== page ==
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CMS Inpatient-Only List: Preparing for Critical Changes in 2018

Optum, January 30, 2018

Identifying and addressing common misunderstandings

Each year CMS revises its inpatient-only list of approximately 1,700 procedures. The most notable changes to the list that went into effect January 1, 2018 include the addition of coronary revascularization during an acute myocardial infarction and the removal of total knee arthroplasty. Knee replacements, according to CMS, now may be performed on either an inpatient or an outpatient basis.

These list revisions are vital for hospitals to track and take into account. For example, “removing knee replacement surgery from the inpatient-only list is going to cause major changes for hospitals and physicians who do these procedures,” says Kurt Hopfensperger, MD, JD, vice president of compliance and physician education at Optum Executive Health Resources. Moving forward, they will have to apply utilization review processes more rigorously.

Keeping pace with change

Hospitals that closely follow and interpret the CMS inpatient-only list benefit in several ways. The list follows evidence-based medicine and looks at the average length of stay, as well as typical risks and comorbidities, for each procedure. Thus, correctly placing a patient in inpatient status is a clinically good decision, and it helps organizations stay in compliance with Medicare rules.

Hospitals also protect revenue by making sure every patient undergoing a procedure on the inpatient-only list has a correct status determination, says Hopfensperger. As procedures drop off of the list, hospitals must do the same to avoid potential revenue integrity issues. “You want to make sure you are appropriately compensated for those patients who are high risk or who require a longer stay in the hospital,” he notes.

Overcoming common challenges

Hopfensperger says there are a couple of basic misunderstandings related to the inpatient-only list. First, all procedures from the list must be justified in the medical record. “A lot of times hospitals lose sight of that,” he says. “It’s important that the physician document clearly why a patient needs that particular surgery, keeping in mind there might be specific documentation and coverage requirements for these procedures that the list doesn’t address.”

Also, it’s important to note length of stay does not determine if inpatient-only list procedures should be performed with inpatient status. CMS has repeatedly stated that a patient undergoing an inpatient-only list procedure should be admitted as an inpatient regardless of the expected or actual length of stay. “CMS also mentions that the inpatient-only list is an exception to the CMS two-midnight rule,” says Hopfensperger.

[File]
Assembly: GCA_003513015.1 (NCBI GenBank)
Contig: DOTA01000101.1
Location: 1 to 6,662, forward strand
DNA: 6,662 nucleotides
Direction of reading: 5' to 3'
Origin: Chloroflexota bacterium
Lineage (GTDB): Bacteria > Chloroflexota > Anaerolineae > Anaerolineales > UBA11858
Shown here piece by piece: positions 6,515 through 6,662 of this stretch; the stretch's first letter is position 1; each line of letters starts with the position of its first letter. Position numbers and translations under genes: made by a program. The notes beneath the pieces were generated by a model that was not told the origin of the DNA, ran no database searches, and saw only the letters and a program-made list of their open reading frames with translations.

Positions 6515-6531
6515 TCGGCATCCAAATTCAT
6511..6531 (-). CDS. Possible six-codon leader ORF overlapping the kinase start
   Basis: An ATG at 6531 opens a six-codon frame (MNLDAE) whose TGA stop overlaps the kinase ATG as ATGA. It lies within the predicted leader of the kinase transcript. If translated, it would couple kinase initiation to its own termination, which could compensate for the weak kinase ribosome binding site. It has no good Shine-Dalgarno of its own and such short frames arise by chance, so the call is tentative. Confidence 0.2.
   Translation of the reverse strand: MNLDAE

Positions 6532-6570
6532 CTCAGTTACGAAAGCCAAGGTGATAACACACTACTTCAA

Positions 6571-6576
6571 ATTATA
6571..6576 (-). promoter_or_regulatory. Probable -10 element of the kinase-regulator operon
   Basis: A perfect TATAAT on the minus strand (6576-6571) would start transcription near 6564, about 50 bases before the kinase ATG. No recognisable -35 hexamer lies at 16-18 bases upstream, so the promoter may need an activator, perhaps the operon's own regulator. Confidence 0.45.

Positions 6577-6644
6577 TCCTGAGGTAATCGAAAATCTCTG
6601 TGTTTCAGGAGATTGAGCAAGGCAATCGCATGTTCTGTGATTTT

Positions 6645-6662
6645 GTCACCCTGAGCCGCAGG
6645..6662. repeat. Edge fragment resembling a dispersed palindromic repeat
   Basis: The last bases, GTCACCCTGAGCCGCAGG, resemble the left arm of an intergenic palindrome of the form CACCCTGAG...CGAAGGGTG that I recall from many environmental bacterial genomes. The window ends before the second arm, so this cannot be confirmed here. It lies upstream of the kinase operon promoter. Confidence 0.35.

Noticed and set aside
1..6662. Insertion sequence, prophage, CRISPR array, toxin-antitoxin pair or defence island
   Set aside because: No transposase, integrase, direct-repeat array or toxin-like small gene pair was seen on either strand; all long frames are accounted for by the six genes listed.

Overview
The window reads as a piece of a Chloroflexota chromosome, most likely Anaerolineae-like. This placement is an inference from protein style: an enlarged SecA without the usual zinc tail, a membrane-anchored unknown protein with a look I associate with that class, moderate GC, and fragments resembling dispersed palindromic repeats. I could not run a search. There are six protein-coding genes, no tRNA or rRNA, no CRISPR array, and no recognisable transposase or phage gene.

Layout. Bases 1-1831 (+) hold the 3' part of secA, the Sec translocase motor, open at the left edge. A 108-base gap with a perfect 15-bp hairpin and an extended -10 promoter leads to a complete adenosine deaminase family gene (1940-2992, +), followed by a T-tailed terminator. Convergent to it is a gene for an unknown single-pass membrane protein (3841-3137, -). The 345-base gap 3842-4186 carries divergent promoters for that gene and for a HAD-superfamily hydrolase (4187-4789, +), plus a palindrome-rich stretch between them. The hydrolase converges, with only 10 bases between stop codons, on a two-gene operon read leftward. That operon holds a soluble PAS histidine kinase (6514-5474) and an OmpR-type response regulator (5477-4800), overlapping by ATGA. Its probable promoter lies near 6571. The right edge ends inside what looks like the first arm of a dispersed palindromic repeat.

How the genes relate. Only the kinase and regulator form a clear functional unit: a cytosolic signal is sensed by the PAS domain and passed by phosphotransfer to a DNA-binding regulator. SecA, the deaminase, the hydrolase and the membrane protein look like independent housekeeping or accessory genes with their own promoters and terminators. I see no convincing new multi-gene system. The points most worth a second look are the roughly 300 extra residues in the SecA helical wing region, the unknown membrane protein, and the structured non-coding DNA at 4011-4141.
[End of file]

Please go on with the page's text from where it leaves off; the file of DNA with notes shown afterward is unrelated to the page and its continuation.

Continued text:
Another area of confusion centers on how to make patient status determinations for procedures not on the inpatient-only list. “If a procedure is not on the inpatient-only list, there may be a misunderstanding that it is somehow an outpatient procedure,” says Hopfensperger. In fact, procedures that are not on the list may still be performed on patients with inpatient status. Absence from the list alone does not justify an outpatient status determination. “CMS specifies that procedures not on the inpatient-only list can be and very often are performed on individuals who are inpatients or outpatient and ambulatory surgery center patients,” he says.

For example, the removal of total knee arthroplasty from the inpatient-only list means that the procedure no longer defines the status as inpatient. “Rather, it is the assessment of the individual patient that determines whether it will be done on either an inpatient or an outpatient basis,” says Hopfensperger.

Key actions hospitals can take today

It’s important to stay on top of the yearly updates to the inpatient-only list and create a strategy for adjusting patient status determinations accordingly, says Hopfensperger. Start by identifying procedures removed from the list and making patient status determinations that reflect the actual acuity of care. For instance, now that knee replacement surgeries are no longer on the inpatient-only list, hospitals should apply their full utilization review process to every patient scheduled for one of these procedures, with the understanding that some will now be done on an outpatient basis.

This process includes making sure documentation supports the need for the procedure in the first place, says Hopfensperger. The hospital’s utilization review team, including case managers, should review all scheduled procedures and ensure each medical record contains an expected length of stay as well as justification and a statement for inpatient status. “Many of these cases will now require a physician advisor review,” he notes. While knee replacements are indeed a big change for 2018, the good news is that many joint procedures still remain on the inpatient-only list, says Hopfensperger. “Those organizations that apply a thorough utilization review process will be more successful.”

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